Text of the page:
With many runners in Vietnam currently unable to go outside to train, multiple race champion Đỗ Trọng Nhơn shares how he is training indoors.
(Please note that Nhon’s level of training is suitable for the more hardcore among us, so you can reduce the duration of the plank/stair sessions according to your own ability – editor)
While the pandemic situation is affecting much of the country, social distancing according to the government’s guidance is something that we, as runners, can follow to contribute to repel the disease.
However, like many, I personally worry that not being able to do outdoor activities will affect endurance, skills, and the progress I have accumulated for the next races. Some people might even lose their sleep because they can not go out to train.
So, in order for the training to happen and at least help us maintain the lowest level of workout if possible, I have built a training plan based on the available space and equipment that I have. My space includes stairs I can climb, so this plan is most suitable for those with stairs, but that aspect could be replaced with other activities.
Planning helps us stay motivated to maintain fitness and avoid exercising too little, or even too much, which may lead to unnecessary injuries.
Through these 14 days of social distancing, I have done many strength exercises and run or climbed stairs to maintain my strength.
Strength training exercise tips
Always do a warm-up (5-10 minutes) before doing main exercises. Especially if you train in the morning after waking up, the warm-up must be done carefully.
Always do stretching after doing exercises.
Use motivational music; a watch that records your workout performance; a clean mat; some basic or creative equipment. Wear an eye-catching workout outfit or do a livestream video to share with your friends…. this can be a great way to stay motivated and mentally refreshed.
Like running, strength exercises require the right training techniques and structures to make the training effective, so it is best to have an online coach or use an app to guide us.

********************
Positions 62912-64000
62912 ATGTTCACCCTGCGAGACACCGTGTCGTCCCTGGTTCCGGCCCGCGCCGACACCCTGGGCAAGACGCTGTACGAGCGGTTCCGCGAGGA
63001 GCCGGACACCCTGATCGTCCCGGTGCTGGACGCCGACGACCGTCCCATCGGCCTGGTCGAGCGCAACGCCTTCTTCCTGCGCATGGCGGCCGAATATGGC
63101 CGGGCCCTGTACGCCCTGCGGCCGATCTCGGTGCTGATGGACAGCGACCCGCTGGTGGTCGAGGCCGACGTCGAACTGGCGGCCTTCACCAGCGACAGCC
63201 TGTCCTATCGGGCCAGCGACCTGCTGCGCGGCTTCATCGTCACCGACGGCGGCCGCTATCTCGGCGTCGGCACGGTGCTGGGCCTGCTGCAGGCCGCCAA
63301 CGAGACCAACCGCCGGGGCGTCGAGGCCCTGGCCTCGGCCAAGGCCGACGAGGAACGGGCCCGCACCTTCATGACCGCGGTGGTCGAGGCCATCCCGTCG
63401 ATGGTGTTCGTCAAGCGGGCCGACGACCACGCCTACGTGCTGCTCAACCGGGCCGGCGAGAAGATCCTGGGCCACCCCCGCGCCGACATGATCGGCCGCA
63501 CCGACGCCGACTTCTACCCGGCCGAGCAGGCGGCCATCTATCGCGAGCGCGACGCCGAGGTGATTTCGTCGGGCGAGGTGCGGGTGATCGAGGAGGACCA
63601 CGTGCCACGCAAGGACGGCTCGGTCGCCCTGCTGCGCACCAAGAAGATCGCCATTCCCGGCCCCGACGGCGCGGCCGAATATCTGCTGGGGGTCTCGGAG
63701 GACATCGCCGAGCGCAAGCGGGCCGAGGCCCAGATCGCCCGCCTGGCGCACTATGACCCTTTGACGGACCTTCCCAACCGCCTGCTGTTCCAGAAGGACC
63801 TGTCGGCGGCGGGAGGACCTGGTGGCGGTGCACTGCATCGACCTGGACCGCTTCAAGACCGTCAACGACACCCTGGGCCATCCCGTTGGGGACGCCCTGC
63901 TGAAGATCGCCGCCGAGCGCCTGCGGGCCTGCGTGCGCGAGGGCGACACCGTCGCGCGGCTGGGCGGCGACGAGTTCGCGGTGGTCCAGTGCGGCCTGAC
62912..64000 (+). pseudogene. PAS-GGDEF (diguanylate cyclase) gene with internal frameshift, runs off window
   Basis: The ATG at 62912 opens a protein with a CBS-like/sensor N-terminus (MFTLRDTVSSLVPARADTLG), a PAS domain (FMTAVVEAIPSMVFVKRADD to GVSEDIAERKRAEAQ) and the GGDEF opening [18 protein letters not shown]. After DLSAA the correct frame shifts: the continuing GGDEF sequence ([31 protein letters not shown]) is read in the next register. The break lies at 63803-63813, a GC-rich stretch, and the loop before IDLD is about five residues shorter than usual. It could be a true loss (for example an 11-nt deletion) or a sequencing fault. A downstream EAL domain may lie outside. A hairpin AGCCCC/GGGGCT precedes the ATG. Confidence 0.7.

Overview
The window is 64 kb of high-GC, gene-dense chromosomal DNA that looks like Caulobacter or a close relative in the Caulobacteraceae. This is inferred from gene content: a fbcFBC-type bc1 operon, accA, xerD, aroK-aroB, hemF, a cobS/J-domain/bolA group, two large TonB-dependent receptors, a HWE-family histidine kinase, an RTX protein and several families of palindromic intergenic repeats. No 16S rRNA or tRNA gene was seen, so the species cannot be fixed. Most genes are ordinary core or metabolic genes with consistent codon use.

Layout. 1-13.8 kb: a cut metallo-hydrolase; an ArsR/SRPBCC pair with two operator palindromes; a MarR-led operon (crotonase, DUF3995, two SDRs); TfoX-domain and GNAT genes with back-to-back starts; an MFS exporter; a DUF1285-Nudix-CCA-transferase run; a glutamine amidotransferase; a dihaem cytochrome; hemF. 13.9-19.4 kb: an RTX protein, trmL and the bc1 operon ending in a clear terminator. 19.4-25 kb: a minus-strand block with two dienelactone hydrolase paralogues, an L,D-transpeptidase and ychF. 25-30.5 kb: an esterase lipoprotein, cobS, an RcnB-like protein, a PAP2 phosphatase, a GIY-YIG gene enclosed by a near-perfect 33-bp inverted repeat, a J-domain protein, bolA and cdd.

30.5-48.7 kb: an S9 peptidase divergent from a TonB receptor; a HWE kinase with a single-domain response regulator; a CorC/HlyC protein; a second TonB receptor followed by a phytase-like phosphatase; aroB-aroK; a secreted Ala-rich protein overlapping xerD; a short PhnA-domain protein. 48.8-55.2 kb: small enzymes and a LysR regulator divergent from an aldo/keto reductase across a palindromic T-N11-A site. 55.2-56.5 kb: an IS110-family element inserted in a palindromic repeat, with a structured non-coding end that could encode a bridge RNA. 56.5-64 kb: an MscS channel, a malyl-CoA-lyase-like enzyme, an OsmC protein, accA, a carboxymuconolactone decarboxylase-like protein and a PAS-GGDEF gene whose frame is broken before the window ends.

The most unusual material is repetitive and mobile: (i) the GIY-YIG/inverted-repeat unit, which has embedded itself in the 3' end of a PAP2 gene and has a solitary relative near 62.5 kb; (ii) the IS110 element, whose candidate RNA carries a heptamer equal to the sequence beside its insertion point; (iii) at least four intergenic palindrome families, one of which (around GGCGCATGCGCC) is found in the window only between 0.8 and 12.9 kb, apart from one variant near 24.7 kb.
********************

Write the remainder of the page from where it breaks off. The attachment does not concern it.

Stair climbing Tips
Always warm up and stretch before and after training to avoid unnecessary injuries.
For the first 5-10 minutes, climb slowly for your body to become familiar with the rhythm.
Personally, to train the aerobic system (similar to easy runs), I climb slowly and almost walk step by step throughout the session (always paying attention to the heart rate on my device; when my heart is above zone 3, I will actively slow down).
To train for the anaerobic system (similar to the interval runs), I will run up and down the stairs continuously (at this time the heart will be a bit high and fall in zone 4-5 mainly).
To train for the calves – a very important muscle group for running in general – I will run up on my toes, meaning the calves will work a lot.
To train for the climbing muscle group such as the upper thighs and hamstring, I will climb two steps or run two steps at a time, meaning the upper and hamstring muscles will work mainly to push and pull the body up to the stairs.
Running or walking up the stairs depends on your physical background, training goals, and stair structure. No one is the same. Don’t run too hard when you first climb stairs as you may then just think stairs are the most terrible thing. To be fair though, I’ve been practicing for the whole year and I still find it terrible!
Get used to climbing up more first, then gradually increase the number of times over time. For example, 5 hard climbs up and go down easier for your muscles to get used to the pressure. Going down the stairs puts a lot of weight on the knee joint, so the line between effectiveness and injury is very thin.
Lastly, I wish you all an effective and fun indoor training period! Keep the best spirit and health, so that we will meet each other soon on the trails.